It’s easy to get used to the good times and also, unfortunately, easy to become complacent about them too. Since 2011, the US housing market has seen a decade of the longest and strongest periods of growth that has ever been seen. On average, if you had bought a home on the West Coast, say in California in 2011, then the average appreciation of your home value would have been 173%. While it may seem like things have fallen on hard times for the residential housing market, keeping in mind a decade of strong growth can be important to remember to take a look at the bigger picture, especially since for many home buyers, real estate is a long-term investment. In this article, we will examine the health of the California real estate market by looking at the past and the big picture across the country to better understand the present and perhaps the future too.
What if I want to sell my home in 2022?
In “What You Need to Know and Do to Buy or Sell Your Home in 2022“, our earlier research forecasted that the housing market could remain strong in some areas, stay relatively flat in others, and decrease depending on the neighborhood and housing condition, which is why staging a renovation would become increasingly more important to sell your home for top dollar. If you’re thinking of selling your home but not sure if making some upgrades can help boost your home’s sale value and net you a better profit, contact me today and ask about how Compass Concierge services with White & Associates can help.
Looking to the Past to understand the Present and Future of Real Estate
Over the last 30 years, housing prices across the country have risen on average by 271%, and if you bought a home in California, your home value would have increased by about 360%. In 1990, the average home price in California was $242,360, which fast-forward 30 years, would mean your home would now be worth around $872,000. As you will see in the chart below, there have been two periods of recessionary growth on the West Coast, which occurred modestly from 1993 to late-1996, and the other during the Great Recession from 2007 to 2011.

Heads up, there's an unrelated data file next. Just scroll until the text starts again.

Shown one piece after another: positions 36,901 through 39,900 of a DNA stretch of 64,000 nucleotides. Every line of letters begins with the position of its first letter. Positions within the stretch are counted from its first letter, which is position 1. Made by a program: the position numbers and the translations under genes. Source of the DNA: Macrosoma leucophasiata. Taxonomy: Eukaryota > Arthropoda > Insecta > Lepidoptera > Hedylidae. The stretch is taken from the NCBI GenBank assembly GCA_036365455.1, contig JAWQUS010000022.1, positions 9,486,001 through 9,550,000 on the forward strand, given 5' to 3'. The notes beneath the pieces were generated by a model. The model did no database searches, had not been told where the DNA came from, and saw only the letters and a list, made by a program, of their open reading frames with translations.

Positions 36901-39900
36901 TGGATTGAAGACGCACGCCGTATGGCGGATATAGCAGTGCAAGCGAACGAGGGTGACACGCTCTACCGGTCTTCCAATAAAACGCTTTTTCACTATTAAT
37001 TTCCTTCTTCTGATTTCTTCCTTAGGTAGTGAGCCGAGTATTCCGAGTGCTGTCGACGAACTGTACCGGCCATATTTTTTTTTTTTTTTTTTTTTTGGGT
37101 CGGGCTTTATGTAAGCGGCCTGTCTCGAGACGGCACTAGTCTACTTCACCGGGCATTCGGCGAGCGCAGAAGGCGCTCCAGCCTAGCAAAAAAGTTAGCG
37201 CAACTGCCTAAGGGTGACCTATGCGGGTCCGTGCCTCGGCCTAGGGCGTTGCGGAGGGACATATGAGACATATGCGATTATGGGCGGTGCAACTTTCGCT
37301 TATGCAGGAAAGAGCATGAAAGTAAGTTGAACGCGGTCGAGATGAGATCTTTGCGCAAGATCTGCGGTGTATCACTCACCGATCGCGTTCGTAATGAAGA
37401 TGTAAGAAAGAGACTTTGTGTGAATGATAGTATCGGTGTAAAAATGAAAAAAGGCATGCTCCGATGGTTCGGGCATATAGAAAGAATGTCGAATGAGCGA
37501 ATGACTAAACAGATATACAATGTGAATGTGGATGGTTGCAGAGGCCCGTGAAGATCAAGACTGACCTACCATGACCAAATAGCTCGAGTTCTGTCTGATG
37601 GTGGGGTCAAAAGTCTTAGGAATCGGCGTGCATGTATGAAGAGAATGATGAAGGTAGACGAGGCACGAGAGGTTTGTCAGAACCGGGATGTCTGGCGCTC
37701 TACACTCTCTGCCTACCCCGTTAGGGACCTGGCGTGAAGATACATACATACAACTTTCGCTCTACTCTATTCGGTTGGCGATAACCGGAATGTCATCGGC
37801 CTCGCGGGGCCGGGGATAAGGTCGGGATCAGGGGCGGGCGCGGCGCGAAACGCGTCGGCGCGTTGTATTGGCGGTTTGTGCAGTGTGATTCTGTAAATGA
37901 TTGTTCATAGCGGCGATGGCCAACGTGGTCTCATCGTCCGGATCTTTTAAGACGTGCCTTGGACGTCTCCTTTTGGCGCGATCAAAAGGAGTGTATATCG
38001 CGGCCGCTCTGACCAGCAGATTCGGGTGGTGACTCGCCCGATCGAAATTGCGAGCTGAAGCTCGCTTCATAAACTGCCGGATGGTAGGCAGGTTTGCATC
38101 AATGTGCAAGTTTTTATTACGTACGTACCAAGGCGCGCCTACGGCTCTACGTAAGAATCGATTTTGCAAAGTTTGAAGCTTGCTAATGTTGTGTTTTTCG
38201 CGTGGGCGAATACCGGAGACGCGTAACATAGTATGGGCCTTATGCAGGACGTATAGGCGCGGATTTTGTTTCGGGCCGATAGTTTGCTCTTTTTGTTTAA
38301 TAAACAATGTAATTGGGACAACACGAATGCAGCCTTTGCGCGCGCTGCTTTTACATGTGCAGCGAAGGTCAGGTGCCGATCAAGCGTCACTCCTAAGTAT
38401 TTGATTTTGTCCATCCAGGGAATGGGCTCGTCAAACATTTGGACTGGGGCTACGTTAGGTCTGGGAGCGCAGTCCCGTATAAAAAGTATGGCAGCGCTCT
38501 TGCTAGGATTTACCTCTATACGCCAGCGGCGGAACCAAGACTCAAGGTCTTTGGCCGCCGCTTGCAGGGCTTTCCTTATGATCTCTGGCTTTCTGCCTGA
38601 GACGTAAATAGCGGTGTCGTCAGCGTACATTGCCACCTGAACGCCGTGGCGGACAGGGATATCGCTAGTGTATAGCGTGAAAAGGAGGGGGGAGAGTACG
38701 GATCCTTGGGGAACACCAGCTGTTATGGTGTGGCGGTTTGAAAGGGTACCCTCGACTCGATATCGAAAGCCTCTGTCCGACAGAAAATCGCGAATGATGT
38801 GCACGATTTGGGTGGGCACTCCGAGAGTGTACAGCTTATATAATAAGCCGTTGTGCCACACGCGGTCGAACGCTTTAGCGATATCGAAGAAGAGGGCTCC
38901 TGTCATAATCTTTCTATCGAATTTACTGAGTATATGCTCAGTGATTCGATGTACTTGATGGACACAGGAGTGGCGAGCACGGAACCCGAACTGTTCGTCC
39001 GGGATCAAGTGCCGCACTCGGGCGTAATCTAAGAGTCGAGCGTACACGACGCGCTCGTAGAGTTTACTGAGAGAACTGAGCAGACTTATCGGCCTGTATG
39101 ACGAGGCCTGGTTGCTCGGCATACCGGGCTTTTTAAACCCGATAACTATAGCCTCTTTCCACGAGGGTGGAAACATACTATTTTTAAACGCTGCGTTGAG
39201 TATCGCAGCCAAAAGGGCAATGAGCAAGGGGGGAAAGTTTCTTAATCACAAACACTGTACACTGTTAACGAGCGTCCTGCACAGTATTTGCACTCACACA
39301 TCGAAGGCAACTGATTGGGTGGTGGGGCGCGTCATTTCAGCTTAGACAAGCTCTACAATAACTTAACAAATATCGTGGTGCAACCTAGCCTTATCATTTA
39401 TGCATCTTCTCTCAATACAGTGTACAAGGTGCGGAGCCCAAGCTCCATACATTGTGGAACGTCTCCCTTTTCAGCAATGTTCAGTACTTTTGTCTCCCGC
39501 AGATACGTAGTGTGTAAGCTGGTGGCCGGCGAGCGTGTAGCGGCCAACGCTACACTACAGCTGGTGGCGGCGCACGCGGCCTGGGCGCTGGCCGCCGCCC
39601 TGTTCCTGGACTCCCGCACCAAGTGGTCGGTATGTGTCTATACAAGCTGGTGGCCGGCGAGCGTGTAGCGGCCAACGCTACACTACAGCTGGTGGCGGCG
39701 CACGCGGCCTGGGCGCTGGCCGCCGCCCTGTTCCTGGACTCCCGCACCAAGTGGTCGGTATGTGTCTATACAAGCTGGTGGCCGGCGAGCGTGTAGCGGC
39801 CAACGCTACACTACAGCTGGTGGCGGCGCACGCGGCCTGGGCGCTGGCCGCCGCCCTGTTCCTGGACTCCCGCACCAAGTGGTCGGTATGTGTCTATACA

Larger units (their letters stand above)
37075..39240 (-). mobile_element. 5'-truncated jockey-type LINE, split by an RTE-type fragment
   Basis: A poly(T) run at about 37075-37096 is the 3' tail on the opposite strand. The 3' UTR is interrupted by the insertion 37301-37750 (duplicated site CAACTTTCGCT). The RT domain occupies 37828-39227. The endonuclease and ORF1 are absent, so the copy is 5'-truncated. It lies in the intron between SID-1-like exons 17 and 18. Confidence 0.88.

The slight contraction that occurred on the West Coast from 1993 to late-1996 has relatively similar factors that have caused the housing market to cool down in current times. For instance, interest rates in late 1993 started to increase again after a 3-year fall, while unemployment rates had also fallen off quickly around this time, similar to current times. According to the US Census Bureau, the three primary reasons why families and individuals could not afford to purchase a home included a lack of cash or financial assets for a down payment and closing costs, insufficient income to make mortgage payments, or having too much debt to meet debt-to-income requirements for a loan. During this timeframe, however, the total US housing market actually steadily increased at a faster rate than the West Coast, which was the only time in the past 30 years it had ever happened.
It is also necessary to highlight some significant differences. From 1993 to 1996, inflation across the United States remained relatively steady and even decreased, which is a stark contrast to conditions in 2022. Additionally, unemployment in 2022 is about 36% less than what it was during that time frame. Although there was a spike in interest rates from 1993 to 1996, after a slow 3-year slide, the change was from 7.1% to about 9.2% at its peak. This is a pretty drastic difference from about 3% to 5.8% so far in 2022, considering it is still almost two points less than the lowest interest rate in the time frame from 1993 to 1996.